Wednesday, March 11, 2009

My initiative must be stopped!!

There are two kinds of people in this world: me and everyone else. And I don't say this to isolate myself in a bubble of superiority. Quite the opposite. I say this because I am me. Everyone else is not me. See, two kinds.

I have always been one of those employees who received excellent reviews and merit raises, one of the few who could be called upon in a moment of crisis, someone who could rig a hair weave out of some puppy chow and a straw. Because, while I'm not the most out-of-the-box thinker, I am a thinker, nonetheless. My creativity and ability to think for myself has usually been appreciated, if not celebrated. We can always go back to my days in the No-Tell Motel business to relive the excitement of the entire staff when I nabbed a huge contract to bring to town the Wings Over Williston Air Show. Because I was given the liberty to work around certain restrictions, I negotiated a hell of a deal that brought my hotel's revenue up in just one weekend by tens of thousands of dollars.

And then for some reason, I decided to try something new. I didn't want to be 40 years old (one day, many years from now!) wishing I had made an attempt at some other career. I was fortunate enough to work in a bookstore and a college library, all the while working on my degree. Over the past few years, I learned the best way to obtain a college education was to work for a college. Having been denied financial aid a few times, I applied for a job as a secretary at a local university and was hired with the promise of state benefits and paid tuition. Hallelujah, my prayers were answered. Or so I thought.

And that's where the problems began. My thoughts. If I have a thought, this means I am thinking. Apparently, in my office, thinking is highly overrated and strongly discouraged. If you are thinking about something, it means that you could possibly come up with a better solution than someone else. That someone else's feelings will be hurt and their ego will feel displaced.

In my office, I don't know how many people are allowed to think. I only know that I am not one of them. There was actually a closed-door meeting today (the second such meeting in three months with the first being conducted completely in the open and proof that professionalism is not my department's specialty) involving my two directors and myself, chockfull of assumptions, inflated egos, and plenty of yelling. The topic of discussion was my "initiative". Or rather their appreciation, as unwelcome as it may be, of my initiative and how it must be stopped in its tracks!!!! Why? I'm guessing because I learned something my director was not aware of and did what I thought was the right thing by informing her of this information.

Nope. Bad idea. And this was one of those moments that left me wondering...Is this job really worth it? The unprovoked verbal attacks, the obvious confusion that affects most who are involved in a single project because nobody seems to know the answers (and, quite possibly, aren't comfortable trying to obtain the answers!), and the constantly being thrown under the bus. Which, by the way, I've been run over by at least four times, usually by the same driver. Oh yes, I'm counting.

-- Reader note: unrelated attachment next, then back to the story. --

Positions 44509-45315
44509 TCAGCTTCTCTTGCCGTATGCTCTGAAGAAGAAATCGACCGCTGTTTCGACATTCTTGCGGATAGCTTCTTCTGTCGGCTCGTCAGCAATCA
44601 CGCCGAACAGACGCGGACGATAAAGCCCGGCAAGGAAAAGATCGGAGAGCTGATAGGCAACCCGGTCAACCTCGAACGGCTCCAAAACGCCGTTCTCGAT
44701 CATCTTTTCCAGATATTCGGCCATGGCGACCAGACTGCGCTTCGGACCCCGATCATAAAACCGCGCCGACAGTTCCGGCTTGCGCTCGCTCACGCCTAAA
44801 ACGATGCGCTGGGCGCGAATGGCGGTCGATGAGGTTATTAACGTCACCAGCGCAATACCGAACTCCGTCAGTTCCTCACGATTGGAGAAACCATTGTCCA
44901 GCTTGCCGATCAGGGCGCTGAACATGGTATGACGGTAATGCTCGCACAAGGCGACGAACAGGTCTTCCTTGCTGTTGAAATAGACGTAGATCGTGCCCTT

Unfortunately, this leaves me in a not-so-sweet position. I've tried to comfort myself over the past few months with thoughts of others' misfortunes, such as joblessness and subsequent home foreclosure and homelessness, and how millions of Americans are willing to do any job and are proving so by standing in line for hours at the local job fair. And I'll admit it - I'm slightly jealous. I am lucky enough to not have to pay a monthly rent and my credit score is spectacular so if I really needed to, I'm sure I could get a loan. My tax refund is usually a few thousand dollars so, again, cha-ching - yippy yay for me. Oh, what I wouldn't give to have my job cut due to budget restraints.

(I've actually prayed over this. My mother, who was very recently baptized, promised to pray for me, also. Which is a great idea since she now has a closer bond to the man or woman upstairs.)

The economy sucks, this I know. How could one not know? Ironic how I now have to use every ounce of creativity in my being to just get through each day in a place that does not, will not, allow me to think. It's kind of like getting your soul sucked out of you, seriously, but you're not allowed to stop it. At least, you don't want to be caught trying to stop it because that would mean you're swimming in the opposite direction of the team.

I miss my old self, the self that could make co-workers survive the same kind of verbal beating I received today. That self is gone. This worries me.

Hello, apathy.


Remo said...

We're all just whores working for an hourly nightstand-payoff and occasional medical benefits.

They don't own you -they just rent you by the week.

Sra said...

You have a few ways your could approach this:

1) Lose your "initiative" as a thinking non-robot and become a non-thinking robot, thus saving your job and your free tuition (which really is a big win to have).

2) Keep thinking and behaving as you normally would, and if they decide to downsize you because of that, you will have maintained your intellectual integrity, and you will be able to get unemployment while looking for something else.

3) Look for another job that will give you the same benefits but that allows you to actually try to do your job well.

Any of those avenues has its merit.

Geekzilla said...

There are two types of workers: those who define themselves by their careers and those who have careers to make a living. Neither is more right or wrong than the other, and a lucky few actually get a sense of accomplishment AND a fat check at their jobs.

Withdrawal in disgust is not the same as apathy ;-)